Since the Park Shuttle had stopped running, and our RV exceeded the size limits for Going-to-the-Sun Road, Carol and I drove around 2 hours from West Glacier to Many Glacier, via Highways 2 and 464. We spontaneously stayed 2 nights at Many Glacier Campground (first come, first served in late September). As Carol was fighting off a head cold, I hiked Grinnell Glacier Overlook Trail (11 miles, 2000 feet gain). No grizzlies this time, just 2 bighorn sheep. Still some glacier left, but melting fast.
Red, orange, & white rock pattern. Grinnell Glacier Trail, Glacier National Park, Montana, USA (© Tom Dempsey / PhotoSeek.com)
Above: Red, orange, & white rock pattern on Grinnell Glacier Trail, in Glacier National Park.
Below: Sunburst over Grinnell Lake, Grinnell Glacier Trail.
Sunburst over Grinnell Lake, Grinnell Glacier Trail, Glacier National Park, Montana, USA (© Tom Dempsey / PhotoSeek.com)

Orange and blue striped rock pattern. Grinnell Glacier Trail, Glacier National Park, Montana, USA (© Tom Dempsey / PhotoSeek.com)
Above: Orange and blue striped rock pattern on Grinnell Glacier Trail.
Below: Another ancient rock pattern on Grinnell Glacier Trail.
Orange & blue rock pattern. Grinnell Glacier Trail, Glacier National Park, Montana, USA (© Tom Dempsey / PhotoSeek.com)

Orange rock pattern with yellow lichen. Grinnell Glacier Trail, Glacier National Park, Montana, USA (© Tom Dempsey / PhotoSeek.com)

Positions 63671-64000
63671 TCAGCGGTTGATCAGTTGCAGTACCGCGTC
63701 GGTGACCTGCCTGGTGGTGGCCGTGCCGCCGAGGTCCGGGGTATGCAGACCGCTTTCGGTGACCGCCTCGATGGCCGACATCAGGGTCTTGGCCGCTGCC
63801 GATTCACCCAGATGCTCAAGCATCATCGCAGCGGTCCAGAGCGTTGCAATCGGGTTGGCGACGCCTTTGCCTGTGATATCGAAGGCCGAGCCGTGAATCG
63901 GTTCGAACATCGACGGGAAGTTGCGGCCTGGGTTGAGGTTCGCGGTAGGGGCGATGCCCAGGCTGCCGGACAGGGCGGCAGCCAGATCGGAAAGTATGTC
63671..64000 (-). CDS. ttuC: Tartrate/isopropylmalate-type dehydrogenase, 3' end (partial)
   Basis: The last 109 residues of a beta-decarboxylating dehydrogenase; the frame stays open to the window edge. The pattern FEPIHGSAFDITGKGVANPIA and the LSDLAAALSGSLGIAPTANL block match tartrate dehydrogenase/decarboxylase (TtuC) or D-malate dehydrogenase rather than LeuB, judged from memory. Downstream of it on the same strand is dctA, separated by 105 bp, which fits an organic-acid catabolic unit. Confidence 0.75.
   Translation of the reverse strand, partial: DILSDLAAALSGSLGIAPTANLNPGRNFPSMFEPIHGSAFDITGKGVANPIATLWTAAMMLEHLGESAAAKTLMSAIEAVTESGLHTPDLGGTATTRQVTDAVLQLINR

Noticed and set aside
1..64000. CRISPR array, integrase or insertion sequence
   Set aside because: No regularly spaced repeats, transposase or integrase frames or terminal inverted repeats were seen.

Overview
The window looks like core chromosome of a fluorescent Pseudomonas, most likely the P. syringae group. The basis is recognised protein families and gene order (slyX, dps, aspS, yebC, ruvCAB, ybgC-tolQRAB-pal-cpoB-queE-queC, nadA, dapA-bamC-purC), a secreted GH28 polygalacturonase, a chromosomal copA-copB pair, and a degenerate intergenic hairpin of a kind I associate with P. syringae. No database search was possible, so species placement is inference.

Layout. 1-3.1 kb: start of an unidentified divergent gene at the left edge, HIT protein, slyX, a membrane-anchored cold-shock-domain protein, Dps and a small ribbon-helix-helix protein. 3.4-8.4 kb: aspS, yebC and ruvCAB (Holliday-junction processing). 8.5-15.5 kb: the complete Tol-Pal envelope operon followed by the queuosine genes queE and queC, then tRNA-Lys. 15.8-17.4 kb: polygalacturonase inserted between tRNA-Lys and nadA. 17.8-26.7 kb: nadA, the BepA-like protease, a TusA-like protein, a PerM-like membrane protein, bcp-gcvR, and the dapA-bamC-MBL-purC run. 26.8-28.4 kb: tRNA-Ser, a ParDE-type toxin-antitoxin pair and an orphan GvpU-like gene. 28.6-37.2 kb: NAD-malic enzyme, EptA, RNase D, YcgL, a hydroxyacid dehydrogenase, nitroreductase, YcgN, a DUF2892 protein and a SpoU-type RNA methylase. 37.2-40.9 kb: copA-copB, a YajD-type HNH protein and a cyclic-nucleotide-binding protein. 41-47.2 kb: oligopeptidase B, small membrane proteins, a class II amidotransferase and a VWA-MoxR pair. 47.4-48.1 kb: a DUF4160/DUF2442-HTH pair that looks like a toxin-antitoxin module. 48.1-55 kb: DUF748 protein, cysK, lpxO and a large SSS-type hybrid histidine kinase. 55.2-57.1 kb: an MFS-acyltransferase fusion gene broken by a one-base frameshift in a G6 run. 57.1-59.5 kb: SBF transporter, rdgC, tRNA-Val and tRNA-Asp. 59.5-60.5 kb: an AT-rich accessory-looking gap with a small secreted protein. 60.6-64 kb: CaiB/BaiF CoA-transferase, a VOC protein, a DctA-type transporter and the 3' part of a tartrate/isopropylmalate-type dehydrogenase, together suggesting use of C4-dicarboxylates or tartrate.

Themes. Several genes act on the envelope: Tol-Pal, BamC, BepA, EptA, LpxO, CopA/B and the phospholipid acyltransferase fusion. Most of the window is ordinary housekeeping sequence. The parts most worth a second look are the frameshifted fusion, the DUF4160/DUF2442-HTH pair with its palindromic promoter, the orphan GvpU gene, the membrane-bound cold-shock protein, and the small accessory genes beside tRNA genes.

Above: Orange rock pattern with yellow lichen on Grinnell Glacier Trail.

Akamina Ridge loop hike from Alberta to BC and back, in Canada

Great hikes in the spectacular Rockies continue in Canada, in Waterton Lakes National Park — just 1.4 hours by car from Many Glacier Campground or Saint Mary (Montana, USA). From Waterton Park village in Alberta, a newly paved road reaches Akamina Pass Trailhead, where I hiked the epic Akamina Ridge loop via Forum and Wall Lakes, in Akamina-Kishinena Provincial Park, British Columbia (12 miles with 3440 feet ascent & descent).

Red fireweed fall colors, Forum Lake Trail, Akamina-Kishinena Provincial Park, British Columbia, Canada. The loop hike to Forum and Wall Lakes via Akamina Ridge is 12 miles with 3440 feet ascent & descent. The trailhead is in Alberta, accessible by road from Waterton Park. (© Tom Dempsey / PhotoSeek.com)
Red fireweed fall colors, Forum Lake Trail, Akamina-Kishinena Provincial Park.

From Akamina Ridge above Forum Lake (in shadow), see yellow larch needles and distant peaks of Waterton National Park in Canada (left) and Glacier National Park in the United States (right). Akamina-Kishinena Provincial Park, British Columbia, Canada.  (© Tom Dempsey / PhotoSeek.com)
From Akamina Ridge above Forum Lake (in shadow), see yellow larch needles and distant peaks of Waterton National Park in Canada (left) and Glacier National Park in the United States (right).